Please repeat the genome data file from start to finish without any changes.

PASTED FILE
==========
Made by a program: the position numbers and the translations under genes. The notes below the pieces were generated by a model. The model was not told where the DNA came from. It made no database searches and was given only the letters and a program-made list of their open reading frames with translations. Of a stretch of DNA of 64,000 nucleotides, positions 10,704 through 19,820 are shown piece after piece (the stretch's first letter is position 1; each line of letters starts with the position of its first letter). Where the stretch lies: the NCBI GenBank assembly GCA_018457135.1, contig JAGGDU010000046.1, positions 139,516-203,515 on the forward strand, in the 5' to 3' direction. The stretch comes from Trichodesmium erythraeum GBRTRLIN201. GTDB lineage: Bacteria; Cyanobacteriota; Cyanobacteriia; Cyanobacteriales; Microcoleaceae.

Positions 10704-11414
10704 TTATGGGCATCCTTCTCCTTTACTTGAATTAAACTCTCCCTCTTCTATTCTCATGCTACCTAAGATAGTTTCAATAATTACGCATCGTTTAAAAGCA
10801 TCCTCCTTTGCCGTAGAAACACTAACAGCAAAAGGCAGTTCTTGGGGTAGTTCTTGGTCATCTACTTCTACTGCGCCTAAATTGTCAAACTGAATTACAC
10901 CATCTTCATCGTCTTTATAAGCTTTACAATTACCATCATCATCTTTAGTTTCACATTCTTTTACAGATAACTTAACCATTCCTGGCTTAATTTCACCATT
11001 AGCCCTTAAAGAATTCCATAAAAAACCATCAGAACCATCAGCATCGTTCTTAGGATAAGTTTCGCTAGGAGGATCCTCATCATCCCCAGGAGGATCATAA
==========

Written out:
Made by a program: the position numbers and the translations under genes. The notes below the pieces were generated by a model. The model was not told where the DNA came from. It made no database searches and was given only the letters and a program-made list of their open reading frames with translations. Of a stretch of DNA of 64,000 nucleotides, positions 10,704 through 19,820 are shown piece after piece (the stretch's first letter is position 1; each line of letters starts with the position of its first letter). Where the stretch lies: the NCBI GenBank assembly GCA_018457135.1, contig JAGGDU010000046.1, positions 139,516-203,515 on the forward strand, in the 5' to 3' direction. The stretch comes from Trichodesmium erythraeum GBRTRLIN201. GTDB lineage: Bacteria; Cyanobacteriota; Cyanobacteriia; Cyanobacteriales; Microcoleaceae.

Positions 10704-11414
10704 TTATGGGCATCCTTCTCCTTTACTTGAATTAAACTCTCCCTCTTCTATTCTCATGCTACCTAAGATAGTTTCAATAATTACGCATCGTTTAAAAGCA
10801 TCCTCCTTTGCCGTAGAAACACTAACAGCAAAAGGCAGTTCTTGGGGTAGTTCTTGGTCATCTACTTCTACTGCGCCTAAATTGTCAAACTGAATTACAC
10901 CATCTTCATCGTCTTTATAAGCTTTACAATTACCATCATCATCTTTAGTTTCACATTCTTTTACAGATAACTTAACCATTCCTGGCTTAATTTCACCATT
11001 AGCCCTTAAAGAATTCCATAAAAAACCATCAGAACCATCAGCATCGTTCTTAGGATAAGTTTCGCTAGGAGGATCCTCATCATCCCCAGGAGGATCATAA